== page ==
Gastrointestinal diseases with diarrheal complications are one of the main causes of morbidity and mortality in the world. Oral rehydration therapy and the formulation of oral rehydration salts were proposed in the late 1970s by WHO-UNICEF to combat the consequences of diarrheal diseases, and they agreed to promote a single solution with an osmolarity of 330 Mmol/l.

During the 90’s great advances have been made using this type of solution, helping to avoid more than 1 million annual deaths in children under 5 years of age. Subsequently, the ESPGHAM (European Society of Gastroenterology, Hepatology and Pediatric Nutrition) recommended a new improved formula with an osmolarity of between 200 and 250 mmol / l, since the oral rehydration salts with reduced osmolarity produce an optimal absorption of water ensuring an adequate replacement of sodium, potassium and bicarbonate. In addition, they also contain chlorine, bases and the potassium necessary, since significant amounts of these elements are lost in diarrheal stools.

The last study of this type of formulation was done in five developing countries, among children from one month to two years of age with diarrhea and dehydration. The results of this study suggest that the use of a solution with low sodium and glucose content reduces the need for intravenous fluids by 33%. The effects of this reduction could result in fewer children requiring hospitalization, fewer secondary infections, a decrease in the need to manage the potentially dangerous consequences of these situations, and fewer health care costs.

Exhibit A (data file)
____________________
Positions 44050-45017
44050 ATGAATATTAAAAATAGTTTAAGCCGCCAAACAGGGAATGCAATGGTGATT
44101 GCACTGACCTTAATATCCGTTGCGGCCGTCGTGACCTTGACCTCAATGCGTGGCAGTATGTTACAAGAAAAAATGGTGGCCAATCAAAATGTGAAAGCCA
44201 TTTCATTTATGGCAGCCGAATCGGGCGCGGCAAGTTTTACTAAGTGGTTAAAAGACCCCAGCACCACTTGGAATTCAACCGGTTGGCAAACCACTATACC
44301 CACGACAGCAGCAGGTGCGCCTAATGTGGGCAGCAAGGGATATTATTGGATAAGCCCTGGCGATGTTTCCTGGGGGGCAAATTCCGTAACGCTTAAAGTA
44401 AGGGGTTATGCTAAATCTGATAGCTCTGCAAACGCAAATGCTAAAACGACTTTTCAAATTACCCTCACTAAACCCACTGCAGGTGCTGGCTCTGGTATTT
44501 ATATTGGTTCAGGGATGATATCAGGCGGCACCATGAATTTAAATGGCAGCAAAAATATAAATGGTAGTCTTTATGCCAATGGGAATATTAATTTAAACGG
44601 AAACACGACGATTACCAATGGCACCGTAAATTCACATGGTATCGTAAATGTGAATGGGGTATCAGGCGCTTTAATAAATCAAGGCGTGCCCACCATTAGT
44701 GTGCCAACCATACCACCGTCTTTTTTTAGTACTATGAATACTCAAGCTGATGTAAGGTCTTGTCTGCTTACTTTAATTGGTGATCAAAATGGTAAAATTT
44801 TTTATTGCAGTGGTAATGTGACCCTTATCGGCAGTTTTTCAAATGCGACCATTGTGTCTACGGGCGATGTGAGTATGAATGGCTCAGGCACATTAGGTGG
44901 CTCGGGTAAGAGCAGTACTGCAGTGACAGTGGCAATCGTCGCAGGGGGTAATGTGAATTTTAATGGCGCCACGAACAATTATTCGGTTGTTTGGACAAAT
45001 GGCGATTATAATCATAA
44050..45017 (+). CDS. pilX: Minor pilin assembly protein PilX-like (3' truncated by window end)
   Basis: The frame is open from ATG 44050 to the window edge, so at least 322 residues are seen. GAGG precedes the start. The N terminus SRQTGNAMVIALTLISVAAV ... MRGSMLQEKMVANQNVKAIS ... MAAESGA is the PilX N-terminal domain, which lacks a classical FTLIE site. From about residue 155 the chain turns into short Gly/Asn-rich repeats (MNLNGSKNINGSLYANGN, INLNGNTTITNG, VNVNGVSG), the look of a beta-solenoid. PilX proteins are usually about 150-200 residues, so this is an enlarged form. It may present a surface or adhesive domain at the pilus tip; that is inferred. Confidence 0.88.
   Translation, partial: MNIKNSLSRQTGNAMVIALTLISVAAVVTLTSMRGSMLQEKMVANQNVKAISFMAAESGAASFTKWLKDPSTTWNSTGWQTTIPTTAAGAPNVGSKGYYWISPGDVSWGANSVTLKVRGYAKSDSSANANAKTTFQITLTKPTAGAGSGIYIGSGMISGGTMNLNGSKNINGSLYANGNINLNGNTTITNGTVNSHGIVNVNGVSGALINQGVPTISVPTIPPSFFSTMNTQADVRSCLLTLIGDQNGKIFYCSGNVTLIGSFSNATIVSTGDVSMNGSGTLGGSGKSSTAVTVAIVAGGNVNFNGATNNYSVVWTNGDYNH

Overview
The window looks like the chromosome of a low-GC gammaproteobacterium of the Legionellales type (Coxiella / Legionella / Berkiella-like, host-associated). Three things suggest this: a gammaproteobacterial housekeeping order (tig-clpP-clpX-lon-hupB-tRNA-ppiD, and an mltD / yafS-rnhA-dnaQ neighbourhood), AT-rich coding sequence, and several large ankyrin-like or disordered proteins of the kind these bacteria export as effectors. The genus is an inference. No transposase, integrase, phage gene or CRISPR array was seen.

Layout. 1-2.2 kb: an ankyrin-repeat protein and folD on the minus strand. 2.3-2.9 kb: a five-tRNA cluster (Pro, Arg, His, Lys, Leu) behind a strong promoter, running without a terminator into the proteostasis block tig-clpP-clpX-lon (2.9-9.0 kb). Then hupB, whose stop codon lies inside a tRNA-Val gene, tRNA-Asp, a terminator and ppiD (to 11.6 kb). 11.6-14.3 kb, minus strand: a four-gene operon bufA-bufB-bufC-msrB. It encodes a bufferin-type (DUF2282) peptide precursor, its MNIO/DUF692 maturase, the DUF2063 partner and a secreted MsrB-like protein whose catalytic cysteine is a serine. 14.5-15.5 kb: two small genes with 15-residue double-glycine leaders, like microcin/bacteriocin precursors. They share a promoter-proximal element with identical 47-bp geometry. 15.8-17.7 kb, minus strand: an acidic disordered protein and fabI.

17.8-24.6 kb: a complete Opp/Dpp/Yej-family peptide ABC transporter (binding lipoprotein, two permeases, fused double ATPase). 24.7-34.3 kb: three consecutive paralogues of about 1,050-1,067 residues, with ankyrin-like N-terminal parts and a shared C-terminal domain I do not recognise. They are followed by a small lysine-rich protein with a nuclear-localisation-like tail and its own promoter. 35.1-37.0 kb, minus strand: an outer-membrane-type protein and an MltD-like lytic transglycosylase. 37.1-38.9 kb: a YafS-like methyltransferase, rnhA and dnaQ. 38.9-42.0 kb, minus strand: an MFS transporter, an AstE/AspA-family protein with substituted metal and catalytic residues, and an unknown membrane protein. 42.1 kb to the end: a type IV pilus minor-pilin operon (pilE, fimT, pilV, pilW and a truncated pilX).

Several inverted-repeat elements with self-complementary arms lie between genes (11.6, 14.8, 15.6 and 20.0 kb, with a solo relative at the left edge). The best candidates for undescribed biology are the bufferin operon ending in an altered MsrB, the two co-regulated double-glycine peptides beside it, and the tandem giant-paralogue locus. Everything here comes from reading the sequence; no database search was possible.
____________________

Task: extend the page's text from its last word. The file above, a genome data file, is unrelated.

Throughout the time and thanks to the scientific advances, the formulations of the ORS have been changing until the year 2002 when the last type of SRO denominated oral rehydration salts of low osmolality was proposed by the European Society of Pediatric Gastroenterology Hepatology and Nutrition (ESPGHAN) which is a multi-professional organization whose goal is to promote children’s health through the creation of knowledge, dissemination of information based on science and promotion of best practices in the provision of services. This organization has focused its efforts on improving ORS compositions to allow better treatment for all children.
Today, ORS are the first-line products that meet the nutritional needs of infants, children and adults in cases of dehydration.